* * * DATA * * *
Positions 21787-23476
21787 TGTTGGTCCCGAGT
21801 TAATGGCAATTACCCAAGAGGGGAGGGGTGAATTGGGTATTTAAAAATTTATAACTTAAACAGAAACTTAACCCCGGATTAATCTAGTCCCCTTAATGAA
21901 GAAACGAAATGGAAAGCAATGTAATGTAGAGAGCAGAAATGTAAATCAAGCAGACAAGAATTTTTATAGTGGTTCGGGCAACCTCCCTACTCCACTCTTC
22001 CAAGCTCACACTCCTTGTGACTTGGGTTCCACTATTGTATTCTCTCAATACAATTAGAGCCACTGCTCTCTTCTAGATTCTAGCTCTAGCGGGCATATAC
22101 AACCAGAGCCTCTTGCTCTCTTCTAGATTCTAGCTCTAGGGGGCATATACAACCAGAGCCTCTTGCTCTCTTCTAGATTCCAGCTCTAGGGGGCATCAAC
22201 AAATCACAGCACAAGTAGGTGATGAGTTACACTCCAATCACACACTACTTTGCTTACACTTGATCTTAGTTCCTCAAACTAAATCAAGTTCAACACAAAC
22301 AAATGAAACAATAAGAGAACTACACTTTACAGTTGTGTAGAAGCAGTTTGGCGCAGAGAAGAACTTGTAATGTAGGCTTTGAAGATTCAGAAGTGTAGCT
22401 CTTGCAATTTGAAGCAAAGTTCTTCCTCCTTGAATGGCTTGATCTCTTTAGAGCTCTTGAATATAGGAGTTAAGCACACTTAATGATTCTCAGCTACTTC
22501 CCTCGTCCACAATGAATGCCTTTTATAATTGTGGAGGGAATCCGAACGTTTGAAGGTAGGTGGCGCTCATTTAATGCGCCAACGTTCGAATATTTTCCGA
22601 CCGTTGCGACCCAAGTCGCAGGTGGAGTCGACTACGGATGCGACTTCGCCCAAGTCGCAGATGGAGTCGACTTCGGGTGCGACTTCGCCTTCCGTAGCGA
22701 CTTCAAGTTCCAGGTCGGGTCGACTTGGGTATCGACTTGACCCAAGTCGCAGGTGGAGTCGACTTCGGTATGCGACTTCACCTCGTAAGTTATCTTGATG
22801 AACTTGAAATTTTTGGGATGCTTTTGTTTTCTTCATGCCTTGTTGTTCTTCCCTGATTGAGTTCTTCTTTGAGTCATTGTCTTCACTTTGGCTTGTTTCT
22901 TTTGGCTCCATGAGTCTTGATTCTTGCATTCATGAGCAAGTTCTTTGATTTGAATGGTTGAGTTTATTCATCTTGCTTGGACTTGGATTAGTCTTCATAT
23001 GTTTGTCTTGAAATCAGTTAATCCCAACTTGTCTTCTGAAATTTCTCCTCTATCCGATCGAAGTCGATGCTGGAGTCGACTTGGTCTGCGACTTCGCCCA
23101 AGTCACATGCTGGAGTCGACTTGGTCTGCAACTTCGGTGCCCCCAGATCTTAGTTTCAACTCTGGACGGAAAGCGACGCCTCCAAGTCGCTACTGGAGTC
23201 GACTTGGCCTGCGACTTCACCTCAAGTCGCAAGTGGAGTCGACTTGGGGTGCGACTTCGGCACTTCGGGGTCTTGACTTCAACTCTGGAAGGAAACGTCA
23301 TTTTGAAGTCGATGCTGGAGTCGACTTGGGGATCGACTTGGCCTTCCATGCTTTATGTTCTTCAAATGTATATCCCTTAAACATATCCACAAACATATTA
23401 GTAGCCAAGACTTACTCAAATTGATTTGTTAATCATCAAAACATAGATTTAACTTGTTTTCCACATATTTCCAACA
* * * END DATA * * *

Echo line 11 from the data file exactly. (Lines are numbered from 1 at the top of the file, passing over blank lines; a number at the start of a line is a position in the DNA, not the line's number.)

22601 CCGTTGCGACCCAAGTCGCAGGTGGAGTCGACTACGGATGCGACTTCGCCCAAGTCGCAGATGGAGTCGACTTCGGGTGCGACTTCGCCTTCCGTAGCGA